Sarah Sager
Wednesdays, October 21 - November 11|1 - 2:30 p.m. EDT

The intersection of Jewish and popular music culture has been an exceedingly rich and productive encounter. Is it Jewish? Is it American? Can we claim the voices of such luminaries as Bob Dylan, Leonard Cohen, Carole King, and a host of others?

This seminar-style course has limited enrollment to allow small group discussion.

Daniel Melnick
Mondays, October 26 - November 30|2 - 4 p.m. EDT

In this course, we will study the remarkable breakthroughs across the arts and sciences in the first several decades of the twentieth century.

Ravenel Richardson
Wednesdays, October 28-November 18|11:00 a.m. - 12:30 p.m. ET
Janice Vitullo
Mondays, November 2-23|10 - 11:30 a.m. ET

Euripides, the most ‘modern’ of the ancient Greek playwrights, examines human flaws as well as noble actions, and regularly challenges the assumptions of his audience. In this course, we will read and discuss three of his plays that confront various societal norms: Alcestis, which examines selfishness vs.

Brian Amkraut
Tuesdays, November 10 - December 1|7-8:30 p.m. EST
Carol Salus
Mondays, November 30 - December 21|10 - 11:30 a.m. EST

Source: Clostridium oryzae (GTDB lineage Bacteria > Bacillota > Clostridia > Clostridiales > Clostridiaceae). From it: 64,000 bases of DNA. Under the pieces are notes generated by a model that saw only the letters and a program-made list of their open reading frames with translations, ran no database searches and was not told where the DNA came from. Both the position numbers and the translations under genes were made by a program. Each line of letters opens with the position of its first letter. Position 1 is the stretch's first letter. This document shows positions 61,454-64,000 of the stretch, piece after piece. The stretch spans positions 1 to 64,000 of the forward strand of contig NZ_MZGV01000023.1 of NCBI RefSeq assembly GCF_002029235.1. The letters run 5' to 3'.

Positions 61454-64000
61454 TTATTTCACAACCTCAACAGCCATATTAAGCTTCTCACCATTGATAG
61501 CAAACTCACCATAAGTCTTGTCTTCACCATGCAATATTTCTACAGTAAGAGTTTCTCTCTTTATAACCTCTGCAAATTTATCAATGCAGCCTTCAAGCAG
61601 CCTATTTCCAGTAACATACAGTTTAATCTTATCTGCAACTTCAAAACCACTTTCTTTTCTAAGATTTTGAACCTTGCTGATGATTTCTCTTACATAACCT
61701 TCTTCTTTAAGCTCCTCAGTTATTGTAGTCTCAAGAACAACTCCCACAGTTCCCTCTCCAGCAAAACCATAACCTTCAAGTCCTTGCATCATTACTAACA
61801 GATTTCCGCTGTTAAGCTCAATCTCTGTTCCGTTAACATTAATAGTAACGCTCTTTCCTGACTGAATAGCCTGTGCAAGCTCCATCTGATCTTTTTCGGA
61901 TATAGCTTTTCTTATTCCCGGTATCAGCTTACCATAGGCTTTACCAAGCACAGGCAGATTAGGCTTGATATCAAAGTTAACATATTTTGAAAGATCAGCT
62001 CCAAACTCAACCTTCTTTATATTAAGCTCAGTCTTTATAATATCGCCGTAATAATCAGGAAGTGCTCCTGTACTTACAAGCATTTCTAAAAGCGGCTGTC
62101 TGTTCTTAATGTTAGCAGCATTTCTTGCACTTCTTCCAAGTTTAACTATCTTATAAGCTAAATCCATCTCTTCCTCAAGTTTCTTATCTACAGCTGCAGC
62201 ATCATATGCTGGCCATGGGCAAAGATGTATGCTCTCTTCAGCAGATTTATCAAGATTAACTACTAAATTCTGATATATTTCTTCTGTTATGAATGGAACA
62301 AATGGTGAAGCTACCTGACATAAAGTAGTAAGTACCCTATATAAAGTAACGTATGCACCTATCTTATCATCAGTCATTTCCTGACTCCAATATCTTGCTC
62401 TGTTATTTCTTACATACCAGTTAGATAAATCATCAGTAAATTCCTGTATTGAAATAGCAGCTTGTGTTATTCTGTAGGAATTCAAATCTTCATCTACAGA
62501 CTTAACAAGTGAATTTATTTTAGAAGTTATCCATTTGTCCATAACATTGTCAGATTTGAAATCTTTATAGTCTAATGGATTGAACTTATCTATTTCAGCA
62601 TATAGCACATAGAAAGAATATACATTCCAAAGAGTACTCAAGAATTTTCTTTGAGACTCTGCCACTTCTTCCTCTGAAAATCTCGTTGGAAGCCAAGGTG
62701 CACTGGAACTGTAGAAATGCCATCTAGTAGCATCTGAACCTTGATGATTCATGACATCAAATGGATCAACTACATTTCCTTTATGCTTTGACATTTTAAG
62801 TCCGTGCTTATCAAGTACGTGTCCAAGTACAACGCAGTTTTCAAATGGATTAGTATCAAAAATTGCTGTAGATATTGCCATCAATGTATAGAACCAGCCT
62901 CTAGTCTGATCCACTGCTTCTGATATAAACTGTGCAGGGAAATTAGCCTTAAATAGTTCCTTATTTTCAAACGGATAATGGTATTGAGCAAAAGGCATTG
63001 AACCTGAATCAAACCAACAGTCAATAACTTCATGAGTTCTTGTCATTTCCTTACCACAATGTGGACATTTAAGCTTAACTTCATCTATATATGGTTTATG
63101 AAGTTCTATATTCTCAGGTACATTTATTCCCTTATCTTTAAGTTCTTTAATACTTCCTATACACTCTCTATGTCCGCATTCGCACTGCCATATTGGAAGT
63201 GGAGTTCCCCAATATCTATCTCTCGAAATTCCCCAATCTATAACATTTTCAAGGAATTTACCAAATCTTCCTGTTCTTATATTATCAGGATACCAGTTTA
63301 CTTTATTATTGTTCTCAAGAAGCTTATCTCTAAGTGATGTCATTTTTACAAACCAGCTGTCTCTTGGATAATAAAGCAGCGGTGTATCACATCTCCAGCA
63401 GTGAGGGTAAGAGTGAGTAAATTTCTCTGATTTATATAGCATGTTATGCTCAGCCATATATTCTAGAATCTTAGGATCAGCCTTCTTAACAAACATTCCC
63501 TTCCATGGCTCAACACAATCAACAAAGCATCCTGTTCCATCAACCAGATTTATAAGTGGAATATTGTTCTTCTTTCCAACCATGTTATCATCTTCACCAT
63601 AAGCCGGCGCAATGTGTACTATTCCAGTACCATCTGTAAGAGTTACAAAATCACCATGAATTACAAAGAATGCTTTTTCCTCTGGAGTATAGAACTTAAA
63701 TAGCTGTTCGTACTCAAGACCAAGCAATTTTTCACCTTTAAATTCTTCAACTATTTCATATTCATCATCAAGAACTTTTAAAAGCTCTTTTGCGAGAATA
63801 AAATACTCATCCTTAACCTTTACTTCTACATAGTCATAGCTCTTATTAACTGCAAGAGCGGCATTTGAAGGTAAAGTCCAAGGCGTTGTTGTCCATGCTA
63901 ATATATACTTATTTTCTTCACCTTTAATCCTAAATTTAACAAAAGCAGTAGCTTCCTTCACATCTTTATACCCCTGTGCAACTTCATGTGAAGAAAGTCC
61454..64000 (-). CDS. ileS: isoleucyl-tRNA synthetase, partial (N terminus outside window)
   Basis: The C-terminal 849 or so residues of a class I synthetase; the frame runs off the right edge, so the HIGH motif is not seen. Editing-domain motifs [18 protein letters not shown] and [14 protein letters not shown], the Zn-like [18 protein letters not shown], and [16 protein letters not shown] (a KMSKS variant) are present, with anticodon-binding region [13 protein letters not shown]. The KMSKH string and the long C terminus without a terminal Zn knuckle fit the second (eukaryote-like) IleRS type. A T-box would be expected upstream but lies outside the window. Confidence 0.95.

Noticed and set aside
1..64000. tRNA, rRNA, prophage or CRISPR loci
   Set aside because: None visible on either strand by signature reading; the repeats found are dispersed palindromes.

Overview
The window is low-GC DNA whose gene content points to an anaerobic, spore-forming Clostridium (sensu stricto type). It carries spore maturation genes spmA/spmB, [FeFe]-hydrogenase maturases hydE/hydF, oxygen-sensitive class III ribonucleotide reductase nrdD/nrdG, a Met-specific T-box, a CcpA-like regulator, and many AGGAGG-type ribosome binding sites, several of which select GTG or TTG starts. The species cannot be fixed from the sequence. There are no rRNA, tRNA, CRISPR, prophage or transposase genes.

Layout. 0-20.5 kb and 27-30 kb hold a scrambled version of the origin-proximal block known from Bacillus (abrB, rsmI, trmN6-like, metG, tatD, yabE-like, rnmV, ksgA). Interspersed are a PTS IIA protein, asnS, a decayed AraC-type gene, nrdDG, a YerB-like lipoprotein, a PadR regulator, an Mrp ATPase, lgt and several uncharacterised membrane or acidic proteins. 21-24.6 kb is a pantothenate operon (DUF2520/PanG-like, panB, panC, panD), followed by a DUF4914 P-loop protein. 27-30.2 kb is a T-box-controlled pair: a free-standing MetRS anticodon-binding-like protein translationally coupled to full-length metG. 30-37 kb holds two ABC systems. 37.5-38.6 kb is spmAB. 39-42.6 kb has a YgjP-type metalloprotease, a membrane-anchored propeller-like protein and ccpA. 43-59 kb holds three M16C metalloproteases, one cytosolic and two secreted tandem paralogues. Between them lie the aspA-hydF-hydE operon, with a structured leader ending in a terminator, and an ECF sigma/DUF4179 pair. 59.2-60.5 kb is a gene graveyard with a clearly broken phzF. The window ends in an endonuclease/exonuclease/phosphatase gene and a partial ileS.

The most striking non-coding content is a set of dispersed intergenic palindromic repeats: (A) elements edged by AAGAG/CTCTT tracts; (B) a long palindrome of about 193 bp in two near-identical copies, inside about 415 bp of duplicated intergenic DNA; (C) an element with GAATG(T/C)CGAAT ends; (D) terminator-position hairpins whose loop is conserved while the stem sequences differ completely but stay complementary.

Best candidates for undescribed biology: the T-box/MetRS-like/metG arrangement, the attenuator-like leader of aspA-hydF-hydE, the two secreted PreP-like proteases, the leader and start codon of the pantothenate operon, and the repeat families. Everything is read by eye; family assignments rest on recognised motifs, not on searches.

This course focuses on the study of select American artists in Europe from the colonial period to the post-1945 era. These artists were offered exposure to the great ateliers, museums, and frescoes overseas. A few of these artists in the twentieth century remained in the US for their professional training, yet they absorbed European sources.

Carli Leone
Tuesdays, December 1-22|1-2:30 p.m. ET

“These are unprecedented times.” This has become a common phrase used to describe the COVID-19 crisis, but is our experience truly unprecedented? In this course, we will examine three of the most devastating epidemics in American history: Yellow Fever in the 1790s, Spanish Flu in 1918, and HIV/AIDS in the 1980s.

Janice Vitullo
Tuesdays, January 5-February 23|10 - 11:30 a.m. ET

Join us for a close, guided reading of Homer’s great epic poem the Iliad. Participants will have the opportunity to engage in analysis and discussion of various aspects of the poem, including style, historical context, and the poem’s significance within the literary canon.

Larry Josefovitz
Wednesdays, February 3-24|1-3 p.m. ET

The core repertoire of Verdi and Wagner owes much to the works of their great predecessors. Wagner sought Meyerbeer's influence, emulated him, and later reviled him in his essay, Judaism in Music. His admiration for Halevy's 1835 opera La Juive (The Jewess) however, was lifelong.

Shelley Bloomfield
Thursdays, February 4 -March 11 |1-2:30 p.m. ET

How did the Cold War era change the eerie inner landscape of the intelligence agent in our fiction? Has the spy become just one more variation on the antihero? How does he or she navigate times of greater moral ambiguity and cynicism?

Steven Windmueller
Thursdays, March 4-25|7-8 p.m. ET

Join Steven Windmueller for a look at American Jewish behavior in reaction to our country in crisis.